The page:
These measures weren’t with out trade-offs – they’re blunt devices designed to take care of particular disaster situations. It’s like shutting down a complete city’s roads and highways in response to a short lived menace which may be lurking someplace in a selected neighborhood. In implementing them, we all know we impacted important quantities of content material that didn’t violate our guidelines to prioritize folks’s security throughout a interval of maximum uncertainty. For instance, we restricted the distribution of stay movies that our methods predicted could relate to the election. That was an excessive step that helped stop probably violating content material from going viral, but it surely additionally impacted lots of totally regular and cheap content material, together with some that had nothing to do with the election. We wouldn’t take this sort of crude, catch-all measure in regular circumstances, however these weren’t regular circumstances.

We solely rolled again these emergency measures – primarily based on cautious data-driven evaluation – after we noticed a return to extra regular situations. We left a few of them on for an extended time period by February this yr and others, like not recommending civic, political or new Teams, we’ve got determined to retain completely.

Preventing Hate Teams and different Harmful Organizations

I need to be completely clear: we work to restrict, not increase hate speech, and we’ve got clear insurance policies prohibiting content material that incites violence. We don’t revenue from polarization, actually, simply the other. We don’t permit harmful organizations, together with militarized social actions or violence-inducing conspiracy networks, to prepare on our platforms. And we take away content material that praises or helps hate teams, terrorist organizations and felony teams.

We’ve been extra aggressive than another web firm in combating dangerous content material, together with content material that sought to delegitimize the election. However our work to crack down on these hate teams was years within the making. We took down tens of hundreds of QAnon pages, teams and accounts from our apps, eliminated the unique #StopTheSteal Group, and eliminated references to Cease the Steal within the run as much as the inauguration. In 2020 alone, we eliminated greater than 30 million items of content material violating our insurance policies concerning terrorism and greater than 19 million items of content material violating our insurance policies round organized hate in 2020. We designated the Proud Boys as a hate group in 2018 and we proceed to take away reward, help, and illustration of them. Between August final yr and January 12 this yr, we recognized practically 900 militia organizations beneath our Harmful Organizations and People coverage and eliminated hundreds of Pages, teams, occasions, Fb profiles and Instagram accounts related to these teams.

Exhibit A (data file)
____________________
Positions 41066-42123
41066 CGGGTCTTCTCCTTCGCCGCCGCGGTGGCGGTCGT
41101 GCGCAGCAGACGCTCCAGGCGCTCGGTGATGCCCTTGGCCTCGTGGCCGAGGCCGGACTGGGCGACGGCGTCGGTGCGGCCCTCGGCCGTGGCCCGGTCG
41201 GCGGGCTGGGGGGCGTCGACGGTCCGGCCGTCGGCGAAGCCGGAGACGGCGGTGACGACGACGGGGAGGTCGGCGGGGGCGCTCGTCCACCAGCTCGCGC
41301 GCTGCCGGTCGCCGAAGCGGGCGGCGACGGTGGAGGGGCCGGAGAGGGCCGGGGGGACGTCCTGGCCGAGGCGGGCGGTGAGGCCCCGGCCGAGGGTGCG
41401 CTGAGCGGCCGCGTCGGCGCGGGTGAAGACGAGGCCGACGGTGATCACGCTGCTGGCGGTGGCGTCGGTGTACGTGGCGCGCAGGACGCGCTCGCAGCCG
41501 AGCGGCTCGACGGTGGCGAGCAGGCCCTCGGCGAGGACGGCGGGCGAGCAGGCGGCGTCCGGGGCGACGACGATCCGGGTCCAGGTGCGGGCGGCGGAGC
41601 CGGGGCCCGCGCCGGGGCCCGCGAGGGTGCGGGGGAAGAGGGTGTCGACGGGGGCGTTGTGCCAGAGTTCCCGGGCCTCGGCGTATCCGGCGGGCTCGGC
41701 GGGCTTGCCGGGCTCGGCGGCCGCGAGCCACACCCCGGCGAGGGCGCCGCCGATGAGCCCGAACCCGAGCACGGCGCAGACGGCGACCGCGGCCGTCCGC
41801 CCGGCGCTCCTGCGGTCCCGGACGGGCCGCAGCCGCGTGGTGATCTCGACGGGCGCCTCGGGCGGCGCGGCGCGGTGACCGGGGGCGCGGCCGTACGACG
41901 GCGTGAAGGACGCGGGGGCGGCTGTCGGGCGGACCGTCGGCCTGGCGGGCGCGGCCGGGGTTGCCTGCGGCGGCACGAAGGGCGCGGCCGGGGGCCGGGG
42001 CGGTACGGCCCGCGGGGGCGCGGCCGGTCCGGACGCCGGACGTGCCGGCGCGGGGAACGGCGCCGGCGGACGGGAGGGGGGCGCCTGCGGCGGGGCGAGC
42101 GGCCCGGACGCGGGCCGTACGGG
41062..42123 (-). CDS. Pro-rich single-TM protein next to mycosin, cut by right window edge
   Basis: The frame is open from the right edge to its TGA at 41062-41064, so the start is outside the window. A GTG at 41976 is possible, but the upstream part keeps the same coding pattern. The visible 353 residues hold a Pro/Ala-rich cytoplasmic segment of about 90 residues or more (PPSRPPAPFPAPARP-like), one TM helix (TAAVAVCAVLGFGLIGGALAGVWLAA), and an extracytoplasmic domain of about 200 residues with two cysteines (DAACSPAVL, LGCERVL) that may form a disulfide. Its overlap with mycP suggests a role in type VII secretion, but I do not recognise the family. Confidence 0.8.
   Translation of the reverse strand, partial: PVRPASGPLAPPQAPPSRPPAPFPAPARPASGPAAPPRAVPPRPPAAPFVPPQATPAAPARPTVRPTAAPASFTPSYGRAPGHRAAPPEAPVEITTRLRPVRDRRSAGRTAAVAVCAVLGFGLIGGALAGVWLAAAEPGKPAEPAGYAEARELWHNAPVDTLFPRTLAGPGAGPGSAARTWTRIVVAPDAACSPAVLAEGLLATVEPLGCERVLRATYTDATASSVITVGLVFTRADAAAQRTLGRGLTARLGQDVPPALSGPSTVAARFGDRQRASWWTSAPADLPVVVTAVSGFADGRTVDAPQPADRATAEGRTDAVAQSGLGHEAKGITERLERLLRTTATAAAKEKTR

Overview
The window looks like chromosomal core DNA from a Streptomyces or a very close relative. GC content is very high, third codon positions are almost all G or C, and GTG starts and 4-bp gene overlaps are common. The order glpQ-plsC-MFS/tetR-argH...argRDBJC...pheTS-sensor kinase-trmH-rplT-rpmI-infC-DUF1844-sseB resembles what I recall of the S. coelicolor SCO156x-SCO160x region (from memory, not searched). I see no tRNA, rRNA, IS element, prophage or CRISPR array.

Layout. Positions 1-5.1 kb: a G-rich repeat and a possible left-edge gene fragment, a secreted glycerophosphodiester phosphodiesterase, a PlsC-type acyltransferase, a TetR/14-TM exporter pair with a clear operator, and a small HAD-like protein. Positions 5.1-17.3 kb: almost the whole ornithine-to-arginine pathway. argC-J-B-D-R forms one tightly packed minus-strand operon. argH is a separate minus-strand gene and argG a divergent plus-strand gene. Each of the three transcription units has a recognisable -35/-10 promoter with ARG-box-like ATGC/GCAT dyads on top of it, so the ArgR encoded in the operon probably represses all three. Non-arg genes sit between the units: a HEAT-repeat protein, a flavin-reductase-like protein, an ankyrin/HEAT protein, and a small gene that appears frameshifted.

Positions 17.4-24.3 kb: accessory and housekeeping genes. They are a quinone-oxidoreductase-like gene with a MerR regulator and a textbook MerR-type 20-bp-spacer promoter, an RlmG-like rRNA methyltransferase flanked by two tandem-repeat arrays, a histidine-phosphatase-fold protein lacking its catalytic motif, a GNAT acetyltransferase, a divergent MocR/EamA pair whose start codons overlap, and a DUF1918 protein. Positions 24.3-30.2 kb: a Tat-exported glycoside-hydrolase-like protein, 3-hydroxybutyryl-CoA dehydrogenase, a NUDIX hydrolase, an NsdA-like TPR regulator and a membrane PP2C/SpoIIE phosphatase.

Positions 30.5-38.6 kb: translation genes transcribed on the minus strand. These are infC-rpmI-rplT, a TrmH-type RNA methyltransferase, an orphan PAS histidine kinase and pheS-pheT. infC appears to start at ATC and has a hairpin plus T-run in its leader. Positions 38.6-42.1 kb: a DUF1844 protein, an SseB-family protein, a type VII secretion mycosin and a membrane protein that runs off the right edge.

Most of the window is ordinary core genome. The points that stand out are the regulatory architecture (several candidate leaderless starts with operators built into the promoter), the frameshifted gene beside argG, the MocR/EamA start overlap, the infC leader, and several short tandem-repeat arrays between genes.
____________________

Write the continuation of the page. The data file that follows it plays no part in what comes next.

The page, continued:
This work won’t ever be full. There’ll all the time be new threats and new issues to handle, within the US and all over the world. That’s why we stay vigilant and alert – and can all the time must.

That can be why the suggestion that’s typically made that the violent riot on January 6 wouldn’t have occurred if it was not for social media is so deceptive. To be clear, the accountability for these occasions rests squarely with the perpetrators of the violence, and people in politics and elsewhere who actively inspired them. Mature democracies during which social media use is widespread maintain elections on a regular basis – as an illustration Germany’s election final week – with out the disfiguring presence of violence. We actively share with Regulation Enforcement materials that we are able to discover on our providers associated to those traumatic occasions. However lowering the advanced causes for polarization in America – or the riot particularly – to a technological rationalization is woefully simplistic.

We’ll proceed to face scrutiny – a few of it honest and a few of it unfair. We’ll proceed to be requested troublesome questions. And many individuals will proceed to be skeptical of our motives. That’s what comes with being a part of an organization that has a big impression on the planet. We must be humble sufficient to just accept criticism when it’s honest, and to make modifications the place they’re justified. We aren’t excellent and we don’t have all of the solutions. That’s why we do the form of analysis that has been the topic of those tales within the first place. And we’ll hold in search of methods to answer the suggestions we hear from our customers, together with testing methods to ensure political content material doesn’t take over their Information Feeds.

However we also needs to proceed to carry our heads up excessive. You and your groups do unbelievable work. Our instruments and merchandise have a vastly constructive impression on the world and in folks’s lives. And you’ve got each purpose to be happy with that work.